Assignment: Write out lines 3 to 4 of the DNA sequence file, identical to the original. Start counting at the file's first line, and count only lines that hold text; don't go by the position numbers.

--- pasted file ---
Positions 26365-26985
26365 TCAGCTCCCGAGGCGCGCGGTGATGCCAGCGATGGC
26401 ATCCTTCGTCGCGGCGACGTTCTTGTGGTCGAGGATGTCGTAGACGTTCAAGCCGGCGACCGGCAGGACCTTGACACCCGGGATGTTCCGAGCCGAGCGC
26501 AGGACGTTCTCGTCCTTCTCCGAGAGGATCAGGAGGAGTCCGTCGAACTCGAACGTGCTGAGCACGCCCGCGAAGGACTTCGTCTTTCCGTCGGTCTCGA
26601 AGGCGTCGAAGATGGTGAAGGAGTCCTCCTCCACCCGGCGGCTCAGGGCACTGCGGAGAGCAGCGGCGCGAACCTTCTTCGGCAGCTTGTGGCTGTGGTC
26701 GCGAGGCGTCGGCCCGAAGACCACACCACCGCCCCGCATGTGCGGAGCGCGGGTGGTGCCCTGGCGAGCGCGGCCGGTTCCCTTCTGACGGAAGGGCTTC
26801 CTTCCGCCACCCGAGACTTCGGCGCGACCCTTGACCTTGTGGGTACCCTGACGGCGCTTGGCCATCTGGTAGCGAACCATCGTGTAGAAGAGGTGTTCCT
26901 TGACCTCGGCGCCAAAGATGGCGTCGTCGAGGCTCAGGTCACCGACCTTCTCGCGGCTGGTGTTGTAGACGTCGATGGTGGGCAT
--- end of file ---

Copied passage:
26401 ATCCTTCGTCGCGGCGACGTTCTTGTGGTCGAGGATGTCGTAGACGTTCAAGCCGGCGACCGGCAGGACCTTGACACCCGGGATGTTCCGAGCCGAGCGC
26501 AGGACGTTCTCGTCCTTCTCCGAGAGGATCAGGAGGAGTCCGTCGAACTCGAACGTGCTGAGCACGCCCGCGAAGGACTTCGTCTTTCCGTCGGTCTCGA